The Art of the Scythians
This volume considers the art of the Scythians of the northern littoral of the Black Sea, as that art was expressed in gold, silver, bronze, and bone. Appearing by the seventh century B.C. at the edge of an expanding Hellenic world, the history and art of the Scythians must be considered within a context that recognizes the sources of Scythian culture in the Eurasian Steppe as well as the historical contingency of West Asia and the Greek colonies. By approaching the understanding of artistic traditions in terms of an evolving process, rooted in an archaic steppe culture but ultimately shaped by the confrontation of Near Eastern, Hellenic and Hellenistic tastes, this discussion goes beyond the traditional location of Scythian art as a subset of Greek goldwork. Particular consideration is given to the gradual transformation of object types and styles, from their reflection of archaic zoomorphic representations in carved bone, wood and bronze, to traditions expressive of Hellenized tastes and sensibilities, in gold and silver. By examining in detail individual objects, as well as classes of objects, this volume articulates a specifically Scythian stylistic and iconographic tradition, and a specifically Scythian contribution to the working of precious metals, related to but ultimately distinguishable from the goldworking traditions of Achaemenid Iran, late Classical Greece, and the larger Hellenistic world.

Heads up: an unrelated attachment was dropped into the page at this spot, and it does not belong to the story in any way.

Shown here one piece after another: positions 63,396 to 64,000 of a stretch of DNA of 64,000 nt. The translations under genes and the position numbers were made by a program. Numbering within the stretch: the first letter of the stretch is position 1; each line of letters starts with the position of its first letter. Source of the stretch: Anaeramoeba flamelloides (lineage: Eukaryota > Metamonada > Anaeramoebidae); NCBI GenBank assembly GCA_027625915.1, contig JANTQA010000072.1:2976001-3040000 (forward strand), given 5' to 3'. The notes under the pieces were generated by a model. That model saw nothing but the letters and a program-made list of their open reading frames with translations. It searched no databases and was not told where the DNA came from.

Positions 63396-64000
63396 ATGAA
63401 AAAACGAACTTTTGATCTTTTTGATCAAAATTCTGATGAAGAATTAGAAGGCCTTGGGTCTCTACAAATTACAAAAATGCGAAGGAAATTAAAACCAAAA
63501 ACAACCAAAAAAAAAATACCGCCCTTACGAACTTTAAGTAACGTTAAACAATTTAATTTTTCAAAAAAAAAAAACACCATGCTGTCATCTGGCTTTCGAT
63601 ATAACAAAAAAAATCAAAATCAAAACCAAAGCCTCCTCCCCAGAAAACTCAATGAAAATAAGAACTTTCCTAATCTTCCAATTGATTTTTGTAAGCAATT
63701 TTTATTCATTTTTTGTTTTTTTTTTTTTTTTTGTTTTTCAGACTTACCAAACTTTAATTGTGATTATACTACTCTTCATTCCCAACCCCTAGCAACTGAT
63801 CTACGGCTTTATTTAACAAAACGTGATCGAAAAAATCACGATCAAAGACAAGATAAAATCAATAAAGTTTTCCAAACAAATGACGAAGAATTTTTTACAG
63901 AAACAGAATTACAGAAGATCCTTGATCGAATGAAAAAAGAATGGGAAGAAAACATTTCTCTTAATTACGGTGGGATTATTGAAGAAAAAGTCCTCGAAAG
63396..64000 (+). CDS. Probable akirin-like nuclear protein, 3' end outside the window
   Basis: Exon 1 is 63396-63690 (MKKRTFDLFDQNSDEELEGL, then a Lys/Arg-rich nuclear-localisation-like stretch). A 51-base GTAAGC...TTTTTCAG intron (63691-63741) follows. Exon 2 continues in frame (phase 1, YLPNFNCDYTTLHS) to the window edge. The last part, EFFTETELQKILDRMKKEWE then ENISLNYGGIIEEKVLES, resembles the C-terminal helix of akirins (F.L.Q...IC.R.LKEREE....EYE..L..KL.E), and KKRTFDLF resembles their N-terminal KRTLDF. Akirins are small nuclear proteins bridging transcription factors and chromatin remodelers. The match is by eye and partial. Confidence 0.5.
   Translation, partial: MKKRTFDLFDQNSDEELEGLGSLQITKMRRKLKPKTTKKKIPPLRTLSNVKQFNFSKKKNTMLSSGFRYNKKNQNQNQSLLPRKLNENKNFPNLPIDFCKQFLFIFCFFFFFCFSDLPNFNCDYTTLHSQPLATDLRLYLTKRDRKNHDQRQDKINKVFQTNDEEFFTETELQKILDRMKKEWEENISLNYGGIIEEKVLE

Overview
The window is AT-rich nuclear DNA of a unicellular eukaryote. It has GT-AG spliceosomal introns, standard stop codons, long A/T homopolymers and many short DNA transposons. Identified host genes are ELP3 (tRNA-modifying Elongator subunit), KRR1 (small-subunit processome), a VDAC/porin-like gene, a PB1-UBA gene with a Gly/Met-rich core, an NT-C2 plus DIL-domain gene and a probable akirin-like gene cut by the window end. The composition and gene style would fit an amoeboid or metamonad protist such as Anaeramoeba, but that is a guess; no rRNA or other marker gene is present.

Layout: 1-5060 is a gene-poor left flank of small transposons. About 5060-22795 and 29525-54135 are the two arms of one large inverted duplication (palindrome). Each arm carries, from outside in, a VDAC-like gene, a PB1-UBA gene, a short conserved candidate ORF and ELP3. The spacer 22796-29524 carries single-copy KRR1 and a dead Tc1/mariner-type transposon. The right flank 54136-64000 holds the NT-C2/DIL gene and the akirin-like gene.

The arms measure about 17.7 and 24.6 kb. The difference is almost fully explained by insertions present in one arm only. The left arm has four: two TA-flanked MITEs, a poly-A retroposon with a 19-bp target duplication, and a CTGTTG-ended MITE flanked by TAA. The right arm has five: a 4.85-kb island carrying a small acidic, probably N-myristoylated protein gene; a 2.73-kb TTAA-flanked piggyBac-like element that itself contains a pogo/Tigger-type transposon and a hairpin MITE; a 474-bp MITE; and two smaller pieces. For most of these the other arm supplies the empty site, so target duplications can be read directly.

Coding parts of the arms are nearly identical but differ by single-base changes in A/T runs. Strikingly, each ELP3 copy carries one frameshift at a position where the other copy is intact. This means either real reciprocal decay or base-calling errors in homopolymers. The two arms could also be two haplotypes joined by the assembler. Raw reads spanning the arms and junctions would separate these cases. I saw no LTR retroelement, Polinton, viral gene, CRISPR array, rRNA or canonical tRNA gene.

This volume offers substantial bibliography relating to the extensive research on Scythian art, archaeology, and history, published in the Russian and Ukrainian languages over the last 150 years.